The review identifies various factors for successful mental health and trauma care, including: improving existing mental health services; identifying mental health problems with a high-quality screening process; ongoing support within and outside of secure care; improving the availability of services; and linking offenders directly to primary health or mental health services on release.
Dr Wilson says improving young offenders' access to health care could go some way to addressing their poor physical health status.
"However, additional social factors, such as education, peer support and family support, are likely to determine whether young offenders access the services they need," she says.
"There is little doubt that those released from secure care face immense challenges to maintaining their health and well-being.
"Many young offenders live in social conditions that are not conducive to achieving a healthy state. They are commonly exposed to poverty, social disadvantage, abuse and family dysfunction, and these factors may promote high-risk behaviors such as substance abuse, coping problems, truancy and low educational attainment.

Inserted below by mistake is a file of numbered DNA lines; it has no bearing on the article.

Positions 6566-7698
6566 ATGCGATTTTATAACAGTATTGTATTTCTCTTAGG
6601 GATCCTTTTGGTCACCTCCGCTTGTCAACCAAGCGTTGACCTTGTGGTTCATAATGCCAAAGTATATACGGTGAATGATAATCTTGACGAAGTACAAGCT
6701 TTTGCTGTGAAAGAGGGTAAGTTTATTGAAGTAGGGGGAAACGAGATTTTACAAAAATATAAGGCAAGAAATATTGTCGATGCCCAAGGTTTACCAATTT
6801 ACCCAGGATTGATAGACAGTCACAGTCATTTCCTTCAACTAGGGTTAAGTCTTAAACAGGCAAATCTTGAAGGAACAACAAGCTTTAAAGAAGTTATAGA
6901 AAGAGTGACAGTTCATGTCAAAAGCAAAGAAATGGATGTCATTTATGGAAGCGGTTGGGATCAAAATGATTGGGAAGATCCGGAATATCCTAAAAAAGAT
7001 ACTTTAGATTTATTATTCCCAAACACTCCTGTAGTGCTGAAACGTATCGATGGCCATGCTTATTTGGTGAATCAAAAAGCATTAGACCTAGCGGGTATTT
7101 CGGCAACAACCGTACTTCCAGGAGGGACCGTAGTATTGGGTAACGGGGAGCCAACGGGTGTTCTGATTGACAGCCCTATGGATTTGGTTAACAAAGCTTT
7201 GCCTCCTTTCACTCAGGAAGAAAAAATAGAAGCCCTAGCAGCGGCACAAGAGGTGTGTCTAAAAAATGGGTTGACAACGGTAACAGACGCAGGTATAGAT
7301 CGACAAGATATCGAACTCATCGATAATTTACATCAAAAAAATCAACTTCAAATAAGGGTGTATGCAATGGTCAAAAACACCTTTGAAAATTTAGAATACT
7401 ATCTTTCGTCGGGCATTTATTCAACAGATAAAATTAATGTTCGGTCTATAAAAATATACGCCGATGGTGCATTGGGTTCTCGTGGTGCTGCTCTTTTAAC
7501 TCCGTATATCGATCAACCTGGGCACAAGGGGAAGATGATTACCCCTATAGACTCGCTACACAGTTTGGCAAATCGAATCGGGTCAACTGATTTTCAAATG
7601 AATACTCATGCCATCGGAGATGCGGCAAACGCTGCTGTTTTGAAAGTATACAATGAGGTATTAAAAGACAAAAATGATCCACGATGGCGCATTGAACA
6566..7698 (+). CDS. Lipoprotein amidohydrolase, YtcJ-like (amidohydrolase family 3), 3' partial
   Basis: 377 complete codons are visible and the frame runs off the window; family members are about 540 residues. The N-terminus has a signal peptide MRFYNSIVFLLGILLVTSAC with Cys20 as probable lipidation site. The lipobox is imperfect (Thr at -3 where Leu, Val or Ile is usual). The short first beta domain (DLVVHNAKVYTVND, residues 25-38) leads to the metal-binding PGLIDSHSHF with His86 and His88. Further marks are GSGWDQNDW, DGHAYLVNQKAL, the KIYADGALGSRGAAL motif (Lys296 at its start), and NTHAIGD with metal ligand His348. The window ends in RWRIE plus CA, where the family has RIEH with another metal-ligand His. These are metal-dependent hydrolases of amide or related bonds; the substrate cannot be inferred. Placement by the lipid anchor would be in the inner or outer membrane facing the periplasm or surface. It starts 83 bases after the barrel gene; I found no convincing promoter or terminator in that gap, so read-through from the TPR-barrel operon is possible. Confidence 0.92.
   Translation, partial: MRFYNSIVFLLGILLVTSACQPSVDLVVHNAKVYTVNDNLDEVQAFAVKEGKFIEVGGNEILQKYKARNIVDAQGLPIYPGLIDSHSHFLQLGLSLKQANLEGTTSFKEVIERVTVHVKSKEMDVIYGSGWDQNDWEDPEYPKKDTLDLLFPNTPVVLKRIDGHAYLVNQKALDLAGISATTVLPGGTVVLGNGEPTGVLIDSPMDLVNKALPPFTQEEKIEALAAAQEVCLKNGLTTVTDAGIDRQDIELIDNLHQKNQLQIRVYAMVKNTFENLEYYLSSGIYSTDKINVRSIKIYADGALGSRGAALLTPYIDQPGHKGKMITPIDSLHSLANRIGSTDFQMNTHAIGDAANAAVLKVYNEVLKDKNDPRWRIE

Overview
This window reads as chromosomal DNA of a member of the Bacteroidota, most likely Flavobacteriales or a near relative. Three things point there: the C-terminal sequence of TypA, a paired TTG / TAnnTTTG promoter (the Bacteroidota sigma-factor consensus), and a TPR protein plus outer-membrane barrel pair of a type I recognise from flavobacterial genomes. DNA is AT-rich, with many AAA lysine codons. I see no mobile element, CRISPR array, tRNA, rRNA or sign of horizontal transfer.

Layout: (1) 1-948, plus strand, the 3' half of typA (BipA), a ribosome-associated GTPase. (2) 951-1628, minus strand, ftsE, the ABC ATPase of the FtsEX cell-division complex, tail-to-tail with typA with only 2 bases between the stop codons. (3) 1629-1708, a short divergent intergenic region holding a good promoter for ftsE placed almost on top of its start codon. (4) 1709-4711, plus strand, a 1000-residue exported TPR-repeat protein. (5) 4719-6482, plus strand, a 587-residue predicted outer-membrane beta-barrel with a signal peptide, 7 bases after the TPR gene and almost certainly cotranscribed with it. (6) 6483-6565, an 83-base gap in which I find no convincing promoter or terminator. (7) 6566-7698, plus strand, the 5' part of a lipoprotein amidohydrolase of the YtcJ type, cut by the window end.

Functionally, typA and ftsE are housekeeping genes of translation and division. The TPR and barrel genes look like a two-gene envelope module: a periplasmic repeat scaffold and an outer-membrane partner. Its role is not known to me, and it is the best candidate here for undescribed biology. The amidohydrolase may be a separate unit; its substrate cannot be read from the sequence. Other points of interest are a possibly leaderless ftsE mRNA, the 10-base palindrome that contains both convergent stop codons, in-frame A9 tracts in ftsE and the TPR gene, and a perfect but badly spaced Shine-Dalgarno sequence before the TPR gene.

"These social, familial, personal and peer-group factors can lead to repeat offender behavior and to a generational cycle of health problems. This is most clearly seen in neighborhoods where drugs are readily available to young people, where they are exposed to adult substance abuse, live in single-pa
|Contact: Dr. Anne Wilson|
University of Adelaide